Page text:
Barriers are obstacles that inhabit, prevent or cause difficulty for equal access to a public or private faculty. The Americans with Disability Act and the Rehabilitation Act of 1973, as amended, prohibits barriers for persons with disabilities. Here are some sample situations and the laws pertaining to the justification to request the removal of such barriers, thus, creating equal access for all to participate. Access is not a privilege but a right, and equal right.
Although, the number one barrier persons with disabilities confront on a daily basis is one of attitude in which our language affects, access to remove physical barriers is covered by various laws.
- You desire to enter a department store and there is not a wheelchair accessible parking space, then you notice there is not a ramp for a person using a wheelchair to enter. Title III of the American’s with Disabilities Act (ADA) requires that alternations are readily accessible to the maximum extent feasible. An accessible path of travel must be created; the entrance is part of the path of travel. Parking is required not only by federal law, but by state laws and many local ordinances. The size of the parking facility will determine how many “handicap parking spaces” are required.
- You are going to a department store at your local outside mall; you have patronized the business for many years. Upon arrival you realize a new soda machine has been placed on the walkway obstructing the right of passage in your wheelchair. Title III of the ADA requires that an accessible path be established.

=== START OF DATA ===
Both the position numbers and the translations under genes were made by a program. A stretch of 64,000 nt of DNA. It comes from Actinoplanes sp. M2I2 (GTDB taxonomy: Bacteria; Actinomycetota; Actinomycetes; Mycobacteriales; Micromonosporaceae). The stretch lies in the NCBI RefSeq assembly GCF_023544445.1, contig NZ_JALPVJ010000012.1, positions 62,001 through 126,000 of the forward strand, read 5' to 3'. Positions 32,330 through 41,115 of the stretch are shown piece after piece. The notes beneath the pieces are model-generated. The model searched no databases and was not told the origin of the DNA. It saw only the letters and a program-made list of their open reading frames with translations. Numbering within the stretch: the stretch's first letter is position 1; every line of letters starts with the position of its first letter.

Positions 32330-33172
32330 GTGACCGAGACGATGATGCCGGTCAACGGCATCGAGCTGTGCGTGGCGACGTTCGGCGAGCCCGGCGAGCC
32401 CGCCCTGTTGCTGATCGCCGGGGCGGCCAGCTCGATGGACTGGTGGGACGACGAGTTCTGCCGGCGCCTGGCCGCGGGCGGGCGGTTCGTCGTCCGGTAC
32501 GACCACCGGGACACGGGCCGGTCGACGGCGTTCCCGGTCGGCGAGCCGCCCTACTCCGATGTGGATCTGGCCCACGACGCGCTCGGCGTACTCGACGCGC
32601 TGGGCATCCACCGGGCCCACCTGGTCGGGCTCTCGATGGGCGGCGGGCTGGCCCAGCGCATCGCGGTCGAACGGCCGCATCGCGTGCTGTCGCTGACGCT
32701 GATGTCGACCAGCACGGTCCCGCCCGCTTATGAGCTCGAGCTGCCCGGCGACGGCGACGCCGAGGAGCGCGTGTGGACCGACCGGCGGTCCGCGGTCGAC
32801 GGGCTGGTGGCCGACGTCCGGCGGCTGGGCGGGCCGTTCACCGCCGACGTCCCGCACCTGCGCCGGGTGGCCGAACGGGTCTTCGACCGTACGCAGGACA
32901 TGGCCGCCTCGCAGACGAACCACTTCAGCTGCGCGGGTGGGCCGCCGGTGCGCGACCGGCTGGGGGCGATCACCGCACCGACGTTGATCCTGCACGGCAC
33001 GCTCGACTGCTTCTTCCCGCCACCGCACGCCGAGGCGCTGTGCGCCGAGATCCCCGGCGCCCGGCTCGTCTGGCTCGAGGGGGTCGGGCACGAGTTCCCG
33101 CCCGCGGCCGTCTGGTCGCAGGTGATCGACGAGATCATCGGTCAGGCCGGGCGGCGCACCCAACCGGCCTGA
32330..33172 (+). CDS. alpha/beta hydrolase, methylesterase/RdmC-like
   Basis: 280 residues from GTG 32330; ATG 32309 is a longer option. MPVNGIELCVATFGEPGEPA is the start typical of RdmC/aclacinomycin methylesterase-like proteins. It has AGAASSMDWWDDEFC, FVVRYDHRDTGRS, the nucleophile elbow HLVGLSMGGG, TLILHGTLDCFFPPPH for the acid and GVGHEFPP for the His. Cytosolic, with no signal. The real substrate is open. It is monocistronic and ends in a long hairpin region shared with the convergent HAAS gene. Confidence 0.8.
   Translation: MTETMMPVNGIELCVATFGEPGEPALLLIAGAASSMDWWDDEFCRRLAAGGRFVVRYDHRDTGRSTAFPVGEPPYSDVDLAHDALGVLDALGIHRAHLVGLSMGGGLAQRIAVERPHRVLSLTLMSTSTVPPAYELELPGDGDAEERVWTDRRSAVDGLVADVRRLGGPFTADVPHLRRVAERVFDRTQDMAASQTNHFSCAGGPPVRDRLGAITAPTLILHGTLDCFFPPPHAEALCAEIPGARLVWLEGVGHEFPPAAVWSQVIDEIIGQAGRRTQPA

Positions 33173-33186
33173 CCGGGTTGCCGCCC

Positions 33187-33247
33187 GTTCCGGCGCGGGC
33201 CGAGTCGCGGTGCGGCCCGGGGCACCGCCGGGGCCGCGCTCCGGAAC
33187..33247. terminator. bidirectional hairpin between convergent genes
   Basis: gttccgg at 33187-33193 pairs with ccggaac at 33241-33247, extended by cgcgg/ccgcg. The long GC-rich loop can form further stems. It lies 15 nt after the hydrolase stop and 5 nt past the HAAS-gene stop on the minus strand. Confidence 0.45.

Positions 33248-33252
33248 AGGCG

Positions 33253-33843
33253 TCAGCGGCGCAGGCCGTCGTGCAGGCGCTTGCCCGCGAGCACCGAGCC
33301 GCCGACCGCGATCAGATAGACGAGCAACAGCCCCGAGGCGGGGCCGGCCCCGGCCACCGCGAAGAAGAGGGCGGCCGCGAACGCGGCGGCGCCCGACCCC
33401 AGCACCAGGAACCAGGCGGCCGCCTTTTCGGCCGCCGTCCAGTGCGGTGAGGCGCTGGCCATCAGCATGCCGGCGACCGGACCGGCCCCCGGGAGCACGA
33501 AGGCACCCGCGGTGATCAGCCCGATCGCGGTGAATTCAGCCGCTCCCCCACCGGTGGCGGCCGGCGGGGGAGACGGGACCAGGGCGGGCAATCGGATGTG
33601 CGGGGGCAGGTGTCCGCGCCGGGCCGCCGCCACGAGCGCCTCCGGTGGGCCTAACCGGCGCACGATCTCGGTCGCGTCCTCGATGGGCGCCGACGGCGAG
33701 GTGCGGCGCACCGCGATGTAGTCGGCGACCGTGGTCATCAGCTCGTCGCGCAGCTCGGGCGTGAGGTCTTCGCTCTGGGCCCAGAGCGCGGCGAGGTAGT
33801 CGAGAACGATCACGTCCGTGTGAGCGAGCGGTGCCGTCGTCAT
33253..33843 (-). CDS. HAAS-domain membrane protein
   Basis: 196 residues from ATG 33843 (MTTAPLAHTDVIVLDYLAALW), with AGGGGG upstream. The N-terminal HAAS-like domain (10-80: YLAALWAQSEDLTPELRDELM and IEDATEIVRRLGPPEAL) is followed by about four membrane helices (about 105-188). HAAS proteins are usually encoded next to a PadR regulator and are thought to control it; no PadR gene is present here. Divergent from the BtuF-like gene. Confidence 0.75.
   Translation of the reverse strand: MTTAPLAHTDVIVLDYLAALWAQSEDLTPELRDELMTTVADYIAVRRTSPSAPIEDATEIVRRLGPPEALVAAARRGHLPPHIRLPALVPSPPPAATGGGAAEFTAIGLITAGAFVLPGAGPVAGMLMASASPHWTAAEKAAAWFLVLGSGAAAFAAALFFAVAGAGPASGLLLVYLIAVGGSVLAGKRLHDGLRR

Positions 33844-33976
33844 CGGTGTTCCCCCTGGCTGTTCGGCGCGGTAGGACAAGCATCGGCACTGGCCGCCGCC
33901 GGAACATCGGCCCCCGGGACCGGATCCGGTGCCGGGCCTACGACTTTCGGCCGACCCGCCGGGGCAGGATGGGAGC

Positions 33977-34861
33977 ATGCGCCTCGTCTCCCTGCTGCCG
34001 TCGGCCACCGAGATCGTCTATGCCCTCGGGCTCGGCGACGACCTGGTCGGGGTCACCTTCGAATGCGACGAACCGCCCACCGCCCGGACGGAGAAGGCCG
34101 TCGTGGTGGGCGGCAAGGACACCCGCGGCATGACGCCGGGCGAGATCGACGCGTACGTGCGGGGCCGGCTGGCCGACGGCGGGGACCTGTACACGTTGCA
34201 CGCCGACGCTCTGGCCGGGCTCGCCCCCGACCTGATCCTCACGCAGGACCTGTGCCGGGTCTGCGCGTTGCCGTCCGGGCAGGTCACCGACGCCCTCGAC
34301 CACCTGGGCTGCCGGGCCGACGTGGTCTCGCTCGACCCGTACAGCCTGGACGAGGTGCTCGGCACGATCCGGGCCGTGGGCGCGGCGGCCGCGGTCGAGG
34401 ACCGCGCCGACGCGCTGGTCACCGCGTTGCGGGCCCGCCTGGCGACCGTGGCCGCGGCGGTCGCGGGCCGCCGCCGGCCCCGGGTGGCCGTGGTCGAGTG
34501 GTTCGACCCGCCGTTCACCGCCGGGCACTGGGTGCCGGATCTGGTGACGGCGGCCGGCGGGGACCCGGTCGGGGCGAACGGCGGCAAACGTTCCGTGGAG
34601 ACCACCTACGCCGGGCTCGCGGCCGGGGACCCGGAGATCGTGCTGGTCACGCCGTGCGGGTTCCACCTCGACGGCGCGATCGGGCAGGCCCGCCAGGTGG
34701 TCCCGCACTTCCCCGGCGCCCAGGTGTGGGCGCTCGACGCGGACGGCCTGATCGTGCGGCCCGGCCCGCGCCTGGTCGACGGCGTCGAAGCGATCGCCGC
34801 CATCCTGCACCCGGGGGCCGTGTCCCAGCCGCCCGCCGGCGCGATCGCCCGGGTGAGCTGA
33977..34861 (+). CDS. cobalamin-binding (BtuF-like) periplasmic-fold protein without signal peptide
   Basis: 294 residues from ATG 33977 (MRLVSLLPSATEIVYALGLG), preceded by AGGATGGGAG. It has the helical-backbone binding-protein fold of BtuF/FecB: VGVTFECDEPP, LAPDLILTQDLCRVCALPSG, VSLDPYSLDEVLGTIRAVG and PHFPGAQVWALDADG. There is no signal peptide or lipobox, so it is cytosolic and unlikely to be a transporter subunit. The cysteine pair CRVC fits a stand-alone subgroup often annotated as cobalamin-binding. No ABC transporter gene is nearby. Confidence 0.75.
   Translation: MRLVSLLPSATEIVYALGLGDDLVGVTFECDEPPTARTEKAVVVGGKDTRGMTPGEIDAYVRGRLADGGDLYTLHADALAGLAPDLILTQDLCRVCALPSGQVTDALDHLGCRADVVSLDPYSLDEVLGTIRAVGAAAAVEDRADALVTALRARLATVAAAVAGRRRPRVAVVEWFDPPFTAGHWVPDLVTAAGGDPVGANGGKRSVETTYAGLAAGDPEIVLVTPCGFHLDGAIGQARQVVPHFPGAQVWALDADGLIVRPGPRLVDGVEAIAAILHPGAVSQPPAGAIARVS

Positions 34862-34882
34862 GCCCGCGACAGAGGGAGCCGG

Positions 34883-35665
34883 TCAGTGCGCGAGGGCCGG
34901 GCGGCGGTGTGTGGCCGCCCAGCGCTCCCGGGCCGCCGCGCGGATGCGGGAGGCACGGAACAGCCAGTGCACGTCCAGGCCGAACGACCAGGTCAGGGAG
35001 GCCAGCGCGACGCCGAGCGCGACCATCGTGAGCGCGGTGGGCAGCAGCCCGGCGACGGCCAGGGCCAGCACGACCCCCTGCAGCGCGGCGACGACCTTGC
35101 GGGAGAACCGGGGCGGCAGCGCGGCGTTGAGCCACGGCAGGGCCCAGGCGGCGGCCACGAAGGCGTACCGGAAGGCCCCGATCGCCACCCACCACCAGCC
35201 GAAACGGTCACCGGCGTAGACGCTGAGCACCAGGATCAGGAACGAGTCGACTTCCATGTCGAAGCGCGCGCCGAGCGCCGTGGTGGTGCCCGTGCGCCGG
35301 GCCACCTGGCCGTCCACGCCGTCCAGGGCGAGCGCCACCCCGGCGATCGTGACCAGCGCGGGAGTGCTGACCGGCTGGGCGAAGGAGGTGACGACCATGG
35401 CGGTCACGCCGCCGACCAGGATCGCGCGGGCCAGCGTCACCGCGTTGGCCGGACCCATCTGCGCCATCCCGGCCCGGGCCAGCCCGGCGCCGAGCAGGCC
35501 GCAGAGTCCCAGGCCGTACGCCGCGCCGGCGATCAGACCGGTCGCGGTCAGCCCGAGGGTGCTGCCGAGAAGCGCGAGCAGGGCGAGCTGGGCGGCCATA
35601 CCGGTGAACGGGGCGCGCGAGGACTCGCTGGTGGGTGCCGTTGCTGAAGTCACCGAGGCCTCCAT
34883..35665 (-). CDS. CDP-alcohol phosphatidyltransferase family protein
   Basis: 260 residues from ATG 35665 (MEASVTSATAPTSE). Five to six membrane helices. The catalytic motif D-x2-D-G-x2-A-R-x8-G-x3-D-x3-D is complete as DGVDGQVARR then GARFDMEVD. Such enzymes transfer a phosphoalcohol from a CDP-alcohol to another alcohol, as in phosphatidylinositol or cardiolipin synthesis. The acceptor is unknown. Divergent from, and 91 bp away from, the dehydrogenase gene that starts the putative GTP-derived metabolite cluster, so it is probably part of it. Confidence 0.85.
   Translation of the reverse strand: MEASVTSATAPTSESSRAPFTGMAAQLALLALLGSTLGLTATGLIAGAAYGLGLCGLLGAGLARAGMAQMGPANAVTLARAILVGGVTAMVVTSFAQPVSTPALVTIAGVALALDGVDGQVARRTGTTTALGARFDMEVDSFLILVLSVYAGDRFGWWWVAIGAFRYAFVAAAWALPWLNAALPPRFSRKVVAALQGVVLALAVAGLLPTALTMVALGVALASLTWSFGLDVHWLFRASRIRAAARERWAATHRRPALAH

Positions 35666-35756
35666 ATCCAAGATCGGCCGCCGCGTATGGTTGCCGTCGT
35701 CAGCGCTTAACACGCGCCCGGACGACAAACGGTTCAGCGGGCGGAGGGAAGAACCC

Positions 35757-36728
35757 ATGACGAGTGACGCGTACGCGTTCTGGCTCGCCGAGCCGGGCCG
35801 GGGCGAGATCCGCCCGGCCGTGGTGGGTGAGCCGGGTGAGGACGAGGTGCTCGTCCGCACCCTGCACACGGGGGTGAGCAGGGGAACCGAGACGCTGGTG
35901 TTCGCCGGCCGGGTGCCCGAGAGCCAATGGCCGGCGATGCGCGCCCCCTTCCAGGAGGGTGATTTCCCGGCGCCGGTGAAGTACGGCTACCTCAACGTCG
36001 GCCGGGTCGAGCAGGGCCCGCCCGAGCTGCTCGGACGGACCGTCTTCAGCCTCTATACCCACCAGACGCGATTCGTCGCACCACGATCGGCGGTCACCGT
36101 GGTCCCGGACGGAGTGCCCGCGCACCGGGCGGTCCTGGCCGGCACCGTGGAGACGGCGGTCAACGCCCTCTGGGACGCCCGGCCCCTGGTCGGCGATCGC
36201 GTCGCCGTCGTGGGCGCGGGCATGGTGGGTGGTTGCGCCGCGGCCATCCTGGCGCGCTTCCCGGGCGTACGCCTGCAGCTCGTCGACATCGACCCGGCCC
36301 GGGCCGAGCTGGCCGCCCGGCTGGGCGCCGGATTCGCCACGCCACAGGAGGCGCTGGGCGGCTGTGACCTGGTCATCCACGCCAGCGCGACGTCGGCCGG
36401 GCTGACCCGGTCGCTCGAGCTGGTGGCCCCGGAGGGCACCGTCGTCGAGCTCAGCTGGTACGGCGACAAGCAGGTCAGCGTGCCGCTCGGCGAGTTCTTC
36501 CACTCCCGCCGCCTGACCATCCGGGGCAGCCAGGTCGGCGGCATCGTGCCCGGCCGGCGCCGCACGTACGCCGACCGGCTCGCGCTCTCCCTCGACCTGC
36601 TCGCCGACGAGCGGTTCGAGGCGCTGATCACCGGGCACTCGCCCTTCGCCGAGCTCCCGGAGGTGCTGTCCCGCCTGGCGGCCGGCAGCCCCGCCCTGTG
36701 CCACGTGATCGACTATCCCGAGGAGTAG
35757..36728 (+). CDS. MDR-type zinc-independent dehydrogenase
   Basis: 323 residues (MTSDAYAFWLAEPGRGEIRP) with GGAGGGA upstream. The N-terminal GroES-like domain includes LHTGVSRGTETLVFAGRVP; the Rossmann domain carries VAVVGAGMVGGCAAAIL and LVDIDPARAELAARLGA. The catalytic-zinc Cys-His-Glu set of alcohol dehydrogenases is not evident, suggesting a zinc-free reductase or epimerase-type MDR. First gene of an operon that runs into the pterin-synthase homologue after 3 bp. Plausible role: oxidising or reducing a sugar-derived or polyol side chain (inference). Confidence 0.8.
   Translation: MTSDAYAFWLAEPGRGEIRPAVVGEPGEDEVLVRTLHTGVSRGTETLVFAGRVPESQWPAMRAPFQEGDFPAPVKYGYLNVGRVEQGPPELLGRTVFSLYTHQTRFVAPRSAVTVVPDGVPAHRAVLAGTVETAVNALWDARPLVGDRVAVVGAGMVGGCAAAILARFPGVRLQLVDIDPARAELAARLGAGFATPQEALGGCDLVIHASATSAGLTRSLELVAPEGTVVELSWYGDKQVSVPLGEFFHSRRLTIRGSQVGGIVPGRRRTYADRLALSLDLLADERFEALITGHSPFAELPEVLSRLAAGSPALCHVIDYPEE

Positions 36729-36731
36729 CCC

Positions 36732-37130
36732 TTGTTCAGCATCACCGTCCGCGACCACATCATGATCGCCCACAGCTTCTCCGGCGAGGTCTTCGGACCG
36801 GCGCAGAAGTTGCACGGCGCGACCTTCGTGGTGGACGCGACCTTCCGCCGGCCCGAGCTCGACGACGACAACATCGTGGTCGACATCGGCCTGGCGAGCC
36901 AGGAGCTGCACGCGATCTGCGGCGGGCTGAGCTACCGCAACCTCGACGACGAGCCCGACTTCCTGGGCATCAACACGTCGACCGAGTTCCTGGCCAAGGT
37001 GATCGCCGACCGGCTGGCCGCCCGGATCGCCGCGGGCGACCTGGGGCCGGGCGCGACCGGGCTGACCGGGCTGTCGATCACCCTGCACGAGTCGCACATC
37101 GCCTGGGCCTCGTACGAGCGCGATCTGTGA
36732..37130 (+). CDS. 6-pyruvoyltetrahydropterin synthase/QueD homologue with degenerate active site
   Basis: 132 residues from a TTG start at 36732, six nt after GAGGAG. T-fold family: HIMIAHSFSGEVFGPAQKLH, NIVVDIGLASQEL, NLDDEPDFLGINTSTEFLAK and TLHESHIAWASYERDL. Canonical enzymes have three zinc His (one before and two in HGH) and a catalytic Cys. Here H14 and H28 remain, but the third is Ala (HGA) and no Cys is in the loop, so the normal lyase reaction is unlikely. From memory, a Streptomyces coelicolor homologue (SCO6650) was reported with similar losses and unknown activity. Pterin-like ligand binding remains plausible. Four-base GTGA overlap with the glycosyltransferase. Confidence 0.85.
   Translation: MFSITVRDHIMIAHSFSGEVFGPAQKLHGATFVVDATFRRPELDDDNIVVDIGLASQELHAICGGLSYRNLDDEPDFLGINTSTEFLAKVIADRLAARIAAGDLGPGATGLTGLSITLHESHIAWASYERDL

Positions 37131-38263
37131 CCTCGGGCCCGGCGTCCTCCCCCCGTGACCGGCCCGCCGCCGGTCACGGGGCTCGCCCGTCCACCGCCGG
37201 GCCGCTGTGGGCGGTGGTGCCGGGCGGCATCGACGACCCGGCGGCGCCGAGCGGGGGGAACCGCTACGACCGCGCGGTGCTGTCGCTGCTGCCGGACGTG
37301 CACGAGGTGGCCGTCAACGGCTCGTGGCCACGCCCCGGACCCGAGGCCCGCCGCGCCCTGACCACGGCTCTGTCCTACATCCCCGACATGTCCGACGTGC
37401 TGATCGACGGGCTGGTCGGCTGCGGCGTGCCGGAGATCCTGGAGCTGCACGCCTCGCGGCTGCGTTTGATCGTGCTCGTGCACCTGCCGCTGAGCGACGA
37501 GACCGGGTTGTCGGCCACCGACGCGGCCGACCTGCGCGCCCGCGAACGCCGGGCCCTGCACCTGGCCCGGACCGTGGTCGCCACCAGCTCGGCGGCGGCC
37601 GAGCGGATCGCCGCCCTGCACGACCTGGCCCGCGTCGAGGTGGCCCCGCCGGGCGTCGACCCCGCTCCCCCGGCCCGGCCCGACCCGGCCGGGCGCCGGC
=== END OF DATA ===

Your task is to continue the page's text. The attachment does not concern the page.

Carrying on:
- You are a the grocery store and write a check for your items of purchase, the cashier asks for your driver’s license, however you are blind and offer a state ID, the cashier states store policy requires a valid driver’s license and refuses to accept any other means of identification. This is a violation of the ADA Title III businesses providing “Goods and Services,” a public accommodation may not exclude or segregate individual with disabilities.
- An individual with Cerebral Palsy is denied service at a new restaurant and in fact is asked to leave. This is discrimination. Title III mandates a person with a disability can not be excluded from going to certain restaurants.
- A person with Down’s syndrome is only allowed to sit in a particular location at the movie theatre. According to Title III, a place of business can not be restricted to seat individual in a particular location at the place business, such as a movie theatre.
- The local airport has just been renovated and installed several public pay telephones. You are a person who is deaf and attempt to use the phone. However, a telecommunication devise (TDD) has not been provided. ADA, Title IV requires one TDD to be provided inside any building that has four or more public pay telephones, this is counting both interior and exterior phones.
- You move into an apartment that is not wheelchair accessible and require modifications be done. You need bathroom handrails and removal of the kitchen cabinet under the sink. When you request to make the modification at your expense the landlord refuses for alterations to be made to the apartment. This attitude and behavior is in direct violation of the Fair Housing Amendments Act (FHAA) which allows for the tenant to make such modification as long as the tenant returns the facility to its originality upon departure.
“An effective advocate is someone who is competent, uses good communication skills and protocol, knows who to talk to and how to talk to them.”